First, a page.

Michael Gove today confirmed the Government is ditching its back to work drive with people now being encouraged to work from home where they can as Boris Johnson unveils his latest plans to stop the spread of coronavirus.
The Prime Minister will today set out a raft of measures designed to clampdown on the disease, including imposing a 10pm curfew on all pubs, bars and restaurants in England from Thursday.
Mr Johnson will also restrict the hospitality sector to table service only and reemphasise the need for people to follow social-distancing guidance, wear face coverings and wash their hands regularly.
Other potential restrictions which could be announced include a a further delay to trials of spectators returning to professional sports events, the closure of indoor concert venues and slashing the number of people allowed to attend weddings.
The confirmation from Mr Gove that the Government is U-turning on its push to get more workers back into offices is likely to spark dire warnings about the future of struggling town and city centres.
Mr Gove said there needed to be a ‘shift in emphasis’ in order to tackle the rising rate of infection and that ‘one of the things that we are going to emphasise is if it is possible for people to work from home then we would encourage them to do so’.
The move represents a damaging moment for Mr Johnson who said in July that people should ‘go back to work now if you can’ and told his Cabinet at the start of September that ‘people are going back to the office in huge numbers across our country and quite right too’.
The 10pm curfew on the hospitality sector has sparked an immediate industry backlash as the UKHospitality group said it was ‘another crushing blow’.
There are also fears the move could have unintended consequences amid warnings of a potential ‘surge of unregulated events and house parties’.
Tory MPs also expressed concerns about the curfew plans, describing them as a ‘terrible blow’ for the hospitality industry and warning there must not be another ‘major lockdown’.
It was claimed overnight that Mr Johnson had initially backed a total shutdown of the hospitality and leisure sectors before Chancellor Rishi Sunak persuaded him to take a less severe course after warning of economic carnage.
However, there are growing concerns that the Government could move to impose stricter restrictions on socialising which go even further than the current rule of six. That could mean a ban on households mixing inside.
Despite the PM’s new crackdown, some experts have already warned the measures will not be enough after Chief Scientific Adviser Sir Patrick Vallance said yesterday the UK could hit 50,000 cases a day by mid-October and 200 plus daily deaths by November unless Britain changes course.
Calum Semple, a professor of Child Health and Outbreak Medicine at the University of Liverpool and a member of the Government’s Scientific Advisory Group for Emergencies (Sage) said there are ‘several sectors of society which will need to increase their restrictions unfortunately’.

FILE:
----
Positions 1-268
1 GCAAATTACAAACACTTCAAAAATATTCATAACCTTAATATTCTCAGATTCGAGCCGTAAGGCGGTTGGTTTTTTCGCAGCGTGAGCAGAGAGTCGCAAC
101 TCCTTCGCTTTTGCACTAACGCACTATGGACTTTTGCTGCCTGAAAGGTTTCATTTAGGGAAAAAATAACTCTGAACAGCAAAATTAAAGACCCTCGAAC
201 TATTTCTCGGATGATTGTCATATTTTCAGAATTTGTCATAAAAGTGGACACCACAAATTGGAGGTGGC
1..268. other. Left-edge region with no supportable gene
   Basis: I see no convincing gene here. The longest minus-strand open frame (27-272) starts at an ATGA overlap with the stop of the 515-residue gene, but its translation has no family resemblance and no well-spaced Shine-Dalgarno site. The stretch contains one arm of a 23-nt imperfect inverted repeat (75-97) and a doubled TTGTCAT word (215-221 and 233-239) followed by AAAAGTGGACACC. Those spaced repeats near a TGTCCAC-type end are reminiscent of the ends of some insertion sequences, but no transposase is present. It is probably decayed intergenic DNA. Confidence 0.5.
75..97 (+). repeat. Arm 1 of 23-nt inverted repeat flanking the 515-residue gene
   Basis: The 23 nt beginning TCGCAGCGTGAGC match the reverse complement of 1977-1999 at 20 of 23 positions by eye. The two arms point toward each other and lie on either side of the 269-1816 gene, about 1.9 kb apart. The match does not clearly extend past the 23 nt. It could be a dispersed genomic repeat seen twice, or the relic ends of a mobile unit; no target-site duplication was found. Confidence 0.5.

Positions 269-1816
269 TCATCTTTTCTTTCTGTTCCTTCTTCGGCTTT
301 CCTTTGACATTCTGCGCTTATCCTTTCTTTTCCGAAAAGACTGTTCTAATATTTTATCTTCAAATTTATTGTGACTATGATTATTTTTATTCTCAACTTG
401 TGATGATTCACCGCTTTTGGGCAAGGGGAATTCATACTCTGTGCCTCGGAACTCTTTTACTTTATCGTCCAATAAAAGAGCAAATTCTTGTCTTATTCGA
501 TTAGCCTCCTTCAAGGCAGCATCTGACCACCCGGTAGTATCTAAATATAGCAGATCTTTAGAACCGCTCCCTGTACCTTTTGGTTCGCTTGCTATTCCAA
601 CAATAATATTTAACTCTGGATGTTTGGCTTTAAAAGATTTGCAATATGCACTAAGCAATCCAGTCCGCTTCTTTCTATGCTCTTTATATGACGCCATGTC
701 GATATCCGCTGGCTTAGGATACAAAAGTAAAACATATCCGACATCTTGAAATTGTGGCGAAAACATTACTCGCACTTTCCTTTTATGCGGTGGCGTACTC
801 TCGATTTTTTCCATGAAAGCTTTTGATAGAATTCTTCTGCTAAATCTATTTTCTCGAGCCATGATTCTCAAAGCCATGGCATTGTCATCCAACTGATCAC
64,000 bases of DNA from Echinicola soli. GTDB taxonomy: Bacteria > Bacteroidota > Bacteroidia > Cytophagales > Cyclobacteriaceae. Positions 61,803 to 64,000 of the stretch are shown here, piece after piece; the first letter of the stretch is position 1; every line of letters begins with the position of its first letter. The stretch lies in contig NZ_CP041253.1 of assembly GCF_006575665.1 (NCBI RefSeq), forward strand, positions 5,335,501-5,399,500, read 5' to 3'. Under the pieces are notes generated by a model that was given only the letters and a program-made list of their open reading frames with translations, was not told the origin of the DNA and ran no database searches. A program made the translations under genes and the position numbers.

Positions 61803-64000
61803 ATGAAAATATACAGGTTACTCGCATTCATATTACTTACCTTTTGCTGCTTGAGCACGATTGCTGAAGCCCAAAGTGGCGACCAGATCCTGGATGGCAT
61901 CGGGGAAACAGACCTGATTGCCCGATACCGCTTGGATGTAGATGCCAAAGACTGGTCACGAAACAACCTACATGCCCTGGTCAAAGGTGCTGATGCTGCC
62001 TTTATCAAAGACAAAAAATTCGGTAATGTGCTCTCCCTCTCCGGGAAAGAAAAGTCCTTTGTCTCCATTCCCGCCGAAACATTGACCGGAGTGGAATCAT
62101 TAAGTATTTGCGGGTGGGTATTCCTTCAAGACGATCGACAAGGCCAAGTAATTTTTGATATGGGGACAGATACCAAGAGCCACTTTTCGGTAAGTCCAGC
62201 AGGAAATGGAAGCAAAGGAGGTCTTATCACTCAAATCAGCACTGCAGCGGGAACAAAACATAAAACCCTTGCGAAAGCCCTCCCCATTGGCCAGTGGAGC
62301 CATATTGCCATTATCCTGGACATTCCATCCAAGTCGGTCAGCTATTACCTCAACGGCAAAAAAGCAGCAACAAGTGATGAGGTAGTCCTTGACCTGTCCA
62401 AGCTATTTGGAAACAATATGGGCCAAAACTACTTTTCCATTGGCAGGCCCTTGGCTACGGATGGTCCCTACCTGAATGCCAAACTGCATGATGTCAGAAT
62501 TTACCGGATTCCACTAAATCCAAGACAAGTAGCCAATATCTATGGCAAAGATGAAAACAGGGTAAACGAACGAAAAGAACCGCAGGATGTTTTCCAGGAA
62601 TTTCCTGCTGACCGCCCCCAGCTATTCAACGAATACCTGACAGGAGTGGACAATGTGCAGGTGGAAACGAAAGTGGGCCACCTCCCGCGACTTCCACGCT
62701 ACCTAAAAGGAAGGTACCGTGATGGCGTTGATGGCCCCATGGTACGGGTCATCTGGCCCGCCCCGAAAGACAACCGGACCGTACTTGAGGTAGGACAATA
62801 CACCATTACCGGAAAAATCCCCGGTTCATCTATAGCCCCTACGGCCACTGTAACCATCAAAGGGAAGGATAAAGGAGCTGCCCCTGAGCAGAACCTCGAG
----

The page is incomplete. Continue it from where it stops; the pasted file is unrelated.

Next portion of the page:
Mr Johnson is expected to set out his measures in full in the House of Commons at lunchtime following a meeting of Cobra this morning. He will then deliver an address to the nation at 8pm this evening.
Boris Johnson will today announce pubs and restaurants in England will be subject to a 10pm curfew from Thursday
Mr Gove confirmed the shift on working from home this morning, telling Sky News: ‘There is going to be a shift in emphasis and one of the things that we are going to emphasise is if it is possible for people to work from home then we would encourage them to do so.
‘Now, it is important to stress there are many, many, many roles which can’t be performed from home.
‘There are people in manufacturing, in construction, in retail and in other roles where we recognise that is simply impossible and that is why we have worked to make sure you can have Covid-secure workplaces and we need to balance, obviously, the need to ensure that people can continue to work and indeed critically continue to go to school and to benefit from education against taking steps to try to reduce the virus which is why we can limit or appropriately restrain social contact, that is what we are trying to do.’
Mr Gove was unable to say how long the Government’s new coronavirus measures are expected to last.
‘What we hope is we can take appropriate steps now, which mean that if we succeed in beating back the virus, then we will in the future be able to progressively relax them,’ he told BBC Breakfast.
‘But what I can’t do is predict with absolute certainty.’
Pressed on whether it would be months or weeks, Mr Gove said: ‘It is the case, as Professor Vallance and Chris Whitty pointed out yesterday, that we’re going to have a challenging next six months.’
Mr Gove insisted the Government was taking ‘reluctant steps’ with the new coronavirus measures, but added that they are ‘absolutely necessary’.
‘There will be more details that the Prime Minister will spell out, and again, one of the points that he’ll make is that no one wants to do these things, no one wants to take these steps,’ he told Sky News.
‘They are reluctant steps that we’re taking, but they are absolutely necessary.
‘Because as we were reminded yesterday, and as you’ve been reporting, the rate of infection is increasing, the number of people going to hospital is increasing, and therefore we need to act.’